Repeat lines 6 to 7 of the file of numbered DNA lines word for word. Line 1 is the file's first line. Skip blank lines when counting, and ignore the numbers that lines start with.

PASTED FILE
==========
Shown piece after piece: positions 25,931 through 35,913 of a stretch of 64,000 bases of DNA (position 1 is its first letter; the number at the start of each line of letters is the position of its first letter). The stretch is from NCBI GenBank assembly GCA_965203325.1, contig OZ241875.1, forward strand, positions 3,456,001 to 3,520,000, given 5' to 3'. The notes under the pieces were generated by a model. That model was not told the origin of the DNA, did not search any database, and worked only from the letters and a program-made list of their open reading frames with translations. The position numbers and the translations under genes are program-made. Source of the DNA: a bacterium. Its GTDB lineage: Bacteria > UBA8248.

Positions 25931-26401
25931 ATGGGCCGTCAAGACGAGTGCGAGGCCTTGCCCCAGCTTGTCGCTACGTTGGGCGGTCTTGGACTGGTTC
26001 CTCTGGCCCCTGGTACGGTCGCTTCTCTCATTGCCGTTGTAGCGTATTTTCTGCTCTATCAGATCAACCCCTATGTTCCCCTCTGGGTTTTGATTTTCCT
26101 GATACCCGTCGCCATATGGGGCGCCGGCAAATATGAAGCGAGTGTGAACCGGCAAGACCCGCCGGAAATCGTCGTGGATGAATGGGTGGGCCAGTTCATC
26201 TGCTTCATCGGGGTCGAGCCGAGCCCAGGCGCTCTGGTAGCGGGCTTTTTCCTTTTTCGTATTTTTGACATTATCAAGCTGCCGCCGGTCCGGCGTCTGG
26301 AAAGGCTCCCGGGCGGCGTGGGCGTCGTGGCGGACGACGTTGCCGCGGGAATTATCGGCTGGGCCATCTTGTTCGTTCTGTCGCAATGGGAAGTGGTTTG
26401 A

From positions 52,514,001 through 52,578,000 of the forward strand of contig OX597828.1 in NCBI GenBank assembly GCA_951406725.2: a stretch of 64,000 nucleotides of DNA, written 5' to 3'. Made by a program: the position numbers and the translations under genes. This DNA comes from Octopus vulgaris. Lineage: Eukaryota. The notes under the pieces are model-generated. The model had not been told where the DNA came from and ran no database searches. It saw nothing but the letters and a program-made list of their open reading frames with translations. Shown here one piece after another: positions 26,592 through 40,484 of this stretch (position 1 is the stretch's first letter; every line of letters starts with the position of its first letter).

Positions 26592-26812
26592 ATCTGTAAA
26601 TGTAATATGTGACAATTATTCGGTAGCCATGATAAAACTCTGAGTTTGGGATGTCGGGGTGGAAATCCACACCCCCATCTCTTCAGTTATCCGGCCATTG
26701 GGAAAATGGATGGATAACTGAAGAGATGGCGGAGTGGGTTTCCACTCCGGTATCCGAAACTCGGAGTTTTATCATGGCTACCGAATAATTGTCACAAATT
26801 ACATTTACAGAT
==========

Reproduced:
26201 TGCTTCATCGGGGTCGAGCCGAGCCCAGGCGCTCTGGTAGCGGGCTTTTTCCTTTTTCGTATTTTTGACATTATCAAGCTGCCGCCGGTCCGGCGTCTGG
26301 AAAGGCTCCCGGGCGGCGTGGGCGTCGTGGCGGACGACGTTGCCGCGGGAATTATCGGCTGGGCCATCTTGTTCGTTCTGTCGCAATGGGAAGTGGTTTG